NAVFAC Midwest CO to Students: Honor Your Legacy, Make a Difference

Story Number: NNS100214-11Release Date: 2/14/2010 8:49:00 PM
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By Bill Couch, Naval Facilities Engineering Command Midwest Public Affairs

CHICAGO (NNS) -- Civil Engineer Corps (CEC) officers from Naval Facilities Engineering Command (NAVFAC) Midwest offered students at a local high school a look at the Navy and the civil engineering profession while also helping the school celebrate Black History Month Feb. 2 in Chicago.

As part of the Chicago-area community outreach efforts by Navy Personnel Command, NAVFAC Midwest Commanding Officer Capt. Jake Washington and Public Works Department Great Lakes' Ensign BoMee Sin and Ensign Chris Thomas visited Simeon Career Academy to talk about their experience in the military and encourage students to be diligent in their studies and to make wise choices for their futures.

"African American History Month is about history - your history - and how far African Americans have come," said Washington, who hails from nearby Gary, Ind., and earned a degree in architecture from the Illinois Institute of Technology. "There are still struggles yet to be overcome, but the lesson of your history is that these challenges can be overcome by determination and persistent effort. You can go as far as your dreams, your abilities and your preparation will carry you."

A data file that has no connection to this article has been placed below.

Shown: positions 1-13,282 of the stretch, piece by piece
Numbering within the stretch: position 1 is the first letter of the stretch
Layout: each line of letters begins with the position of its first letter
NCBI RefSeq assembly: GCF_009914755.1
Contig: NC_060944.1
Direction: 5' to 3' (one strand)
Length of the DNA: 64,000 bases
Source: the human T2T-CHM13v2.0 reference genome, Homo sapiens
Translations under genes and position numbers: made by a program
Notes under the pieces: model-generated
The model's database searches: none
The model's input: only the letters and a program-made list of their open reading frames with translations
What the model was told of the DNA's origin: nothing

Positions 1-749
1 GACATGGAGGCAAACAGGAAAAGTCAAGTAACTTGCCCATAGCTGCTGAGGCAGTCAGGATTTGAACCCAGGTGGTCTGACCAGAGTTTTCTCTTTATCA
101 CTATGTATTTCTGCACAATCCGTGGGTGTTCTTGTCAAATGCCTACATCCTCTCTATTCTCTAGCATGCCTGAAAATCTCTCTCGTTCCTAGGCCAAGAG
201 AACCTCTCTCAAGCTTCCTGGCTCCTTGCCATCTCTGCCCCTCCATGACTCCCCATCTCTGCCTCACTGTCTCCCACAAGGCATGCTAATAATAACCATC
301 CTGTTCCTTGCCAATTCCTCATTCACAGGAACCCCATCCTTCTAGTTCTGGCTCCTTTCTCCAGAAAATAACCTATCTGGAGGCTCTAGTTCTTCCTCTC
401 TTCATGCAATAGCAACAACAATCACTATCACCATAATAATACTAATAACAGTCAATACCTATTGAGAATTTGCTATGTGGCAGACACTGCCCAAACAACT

Washington said he felt a connection with the Simeon students, and he believed it was critical that the students have as many positive role models as possible.

"I'm here because I really care about you guys," he said. "I, too, grew up in a tough and dangerous community. I was fortunate enough to have great teachers, older siblings and very hardworking parents who kept me on the right track. I am here to offer to you what others provided for me when I was your age.

"Life is tough," added Washington. "When you leave this school and you no longer have the nurturing environment of these classrooms to come to, you're truly going to be out there making your own way. That is why you must begin to decide now what you want from life and prepare so that you can face the future with confidence and ultimately achieve your goals."

Many of the students did have specific goals in mind. Their career dreams ranged from design, photography and nursing to social work and designing video games.

Students asked the ensigns what they thought of being in the Navy, and why they chose to join.

"I chose the Navy because it had the biggest field in engineering, and my major was chemical engineering," said Sin, who earned her degree from the University of Alabama in 2008. "You start off with a lot of responsibility, but all the people around you are there to help you."

"I've enjoyed working with my co-workers. It has been a great learning experience," agreed Thomas, who earned his degree in mechanical engineering from the University of Maryland in 2006.

Organizers of the annual event said they enjoyed hosting Washington, Thomas and Sin.

"Having motivational speakers talk to the students like this is such a powerful influence," said Sandy Sloan, a former Simeon Academy guidance counselor and one of the other participants in the event. "It's so important to show them positive examples of what they can do with their lives."

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